Organic living and environmentalism as “new” concepts. One of my friends jokes that all Native people should get green energy for free because that’s how we’ve been living for centuries and also taught the colonizers how to live (which may or may not have screwed us in the end). I really do love the resurgence of the green movement and how things are becoming more environmentally friendly – but I don’t need certain members of the movement pretending like they started this or ignoring extreme realities we’re facing like environmental racism and justice. I also think we need actual Native people being in charge of and leading the responses to environmental degradation that are happening in our own territories. It’s not to say we don’t need allyship and support – but it’s also rather irritating when I read an event posting for a cause of some sort for a First Nation where there’s like two Native people in the whole place (who either barely say anything or are supposed to go along with the way the hippies organize without complaint because they’re “doing something for us”).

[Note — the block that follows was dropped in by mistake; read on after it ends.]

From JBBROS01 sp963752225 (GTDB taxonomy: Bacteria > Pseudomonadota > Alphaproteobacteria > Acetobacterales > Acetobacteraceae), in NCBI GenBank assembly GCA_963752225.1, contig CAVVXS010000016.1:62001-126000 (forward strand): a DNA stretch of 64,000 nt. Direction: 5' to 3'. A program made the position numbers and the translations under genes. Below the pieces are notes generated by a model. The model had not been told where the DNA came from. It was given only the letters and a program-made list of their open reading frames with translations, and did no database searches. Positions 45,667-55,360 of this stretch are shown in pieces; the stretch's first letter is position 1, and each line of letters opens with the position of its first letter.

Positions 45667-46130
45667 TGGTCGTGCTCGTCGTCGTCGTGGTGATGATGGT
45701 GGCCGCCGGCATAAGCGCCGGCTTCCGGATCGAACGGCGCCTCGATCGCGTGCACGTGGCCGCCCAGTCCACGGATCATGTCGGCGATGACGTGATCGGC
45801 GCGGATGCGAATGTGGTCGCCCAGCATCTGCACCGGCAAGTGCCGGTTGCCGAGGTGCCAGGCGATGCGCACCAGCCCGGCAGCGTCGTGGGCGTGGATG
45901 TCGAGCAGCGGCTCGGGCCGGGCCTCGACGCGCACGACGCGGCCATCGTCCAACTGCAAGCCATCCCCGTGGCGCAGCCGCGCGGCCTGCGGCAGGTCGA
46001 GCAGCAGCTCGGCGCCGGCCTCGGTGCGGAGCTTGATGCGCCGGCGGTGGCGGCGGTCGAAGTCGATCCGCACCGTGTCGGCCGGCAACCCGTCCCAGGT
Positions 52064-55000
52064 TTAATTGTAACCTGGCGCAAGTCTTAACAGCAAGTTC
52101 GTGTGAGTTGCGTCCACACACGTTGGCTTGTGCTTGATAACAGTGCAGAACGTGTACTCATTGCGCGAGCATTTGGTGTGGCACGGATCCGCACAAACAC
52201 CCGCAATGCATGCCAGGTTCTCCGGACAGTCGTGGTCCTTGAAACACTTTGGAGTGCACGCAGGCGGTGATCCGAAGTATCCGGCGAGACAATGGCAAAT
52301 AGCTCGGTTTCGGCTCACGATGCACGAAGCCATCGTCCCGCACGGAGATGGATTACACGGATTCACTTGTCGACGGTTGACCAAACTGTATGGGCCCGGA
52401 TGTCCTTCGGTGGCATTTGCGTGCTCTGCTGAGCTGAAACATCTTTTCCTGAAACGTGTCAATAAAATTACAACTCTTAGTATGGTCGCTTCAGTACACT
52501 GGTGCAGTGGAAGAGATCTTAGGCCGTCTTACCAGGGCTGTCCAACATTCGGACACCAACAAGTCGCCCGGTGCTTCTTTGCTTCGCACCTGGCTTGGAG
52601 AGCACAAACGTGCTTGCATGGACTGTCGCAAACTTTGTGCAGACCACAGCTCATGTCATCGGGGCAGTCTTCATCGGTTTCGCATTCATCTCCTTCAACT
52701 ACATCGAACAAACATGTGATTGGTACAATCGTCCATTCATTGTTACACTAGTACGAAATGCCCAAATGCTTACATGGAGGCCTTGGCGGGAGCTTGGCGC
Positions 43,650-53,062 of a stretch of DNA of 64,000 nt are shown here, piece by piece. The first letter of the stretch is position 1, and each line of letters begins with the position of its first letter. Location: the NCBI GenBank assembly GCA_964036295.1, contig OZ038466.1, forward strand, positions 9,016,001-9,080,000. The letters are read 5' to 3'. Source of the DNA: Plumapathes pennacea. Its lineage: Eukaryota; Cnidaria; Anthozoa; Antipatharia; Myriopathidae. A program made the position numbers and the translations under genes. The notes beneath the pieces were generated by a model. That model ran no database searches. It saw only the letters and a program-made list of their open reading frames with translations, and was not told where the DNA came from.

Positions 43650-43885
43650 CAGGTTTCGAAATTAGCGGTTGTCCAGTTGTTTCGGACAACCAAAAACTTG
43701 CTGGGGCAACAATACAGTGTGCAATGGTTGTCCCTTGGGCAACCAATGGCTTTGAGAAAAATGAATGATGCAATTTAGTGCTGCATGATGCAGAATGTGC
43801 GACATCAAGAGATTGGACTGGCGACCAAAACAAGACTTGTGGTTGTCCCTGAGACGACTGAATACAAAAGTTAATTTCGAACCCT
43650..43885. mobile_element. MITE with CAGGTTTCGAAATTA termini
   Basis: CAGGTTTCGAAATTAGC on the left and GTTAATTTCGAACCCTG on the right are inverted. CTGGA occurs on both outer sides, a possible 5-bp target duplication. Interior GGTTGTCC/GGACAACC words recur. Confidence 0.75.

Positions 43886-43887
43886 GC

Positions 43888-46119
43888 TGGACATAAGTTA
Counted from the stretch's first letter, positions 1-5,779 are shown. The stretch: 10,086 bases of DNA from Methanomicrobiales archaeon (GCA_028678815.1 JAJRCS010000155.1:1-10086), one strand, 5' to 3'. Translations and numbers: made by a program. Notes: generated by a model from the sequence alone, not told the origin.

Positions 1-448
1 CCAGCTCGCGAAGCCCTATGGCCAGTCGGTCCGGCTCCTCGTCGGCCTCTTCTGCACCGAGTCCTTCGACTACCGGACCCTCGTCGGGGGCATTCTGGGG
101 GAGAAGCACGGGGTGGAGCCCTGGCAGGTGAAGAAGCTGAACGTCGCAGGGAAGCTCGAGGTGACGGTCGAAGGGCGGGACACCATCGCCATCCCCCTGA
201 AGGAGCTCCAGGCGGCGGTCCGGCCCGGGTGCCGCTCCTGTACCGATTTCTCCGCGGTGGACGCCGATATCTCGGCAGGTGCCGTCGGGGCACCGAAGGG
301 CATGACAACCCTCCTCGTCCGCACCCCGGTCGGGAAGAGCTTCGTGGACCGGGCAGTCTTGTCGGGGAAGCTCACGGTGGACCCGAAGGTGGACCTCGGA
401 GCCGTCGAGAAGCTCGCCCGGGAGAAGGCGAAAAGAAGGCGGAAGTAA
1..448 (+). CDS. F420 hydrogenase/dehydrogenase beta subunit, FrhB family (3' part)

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Sailor WTF?: Kirsten Dunst’s ‘Akihabara Majokko Princess’

WARNING: VIDEO CONTAINS NSFW IMAGES

By Special Correspondent Arturo R. García

At least she can sorta carry a tune.

Dunst1After two viewings, that’s about all I can glean from Kirsten Dunst’s cover of “Turning Japanese,” which premiered late last year as part of an exhibition by Takashi Murakami at London’s Tate Museum. According to Anime News Network, the video is a collaboration between Murakami and director McG, which makes this – to give everyone the benefit of the doubt – somewhat puzzling as an interpretation of anything close to fandom.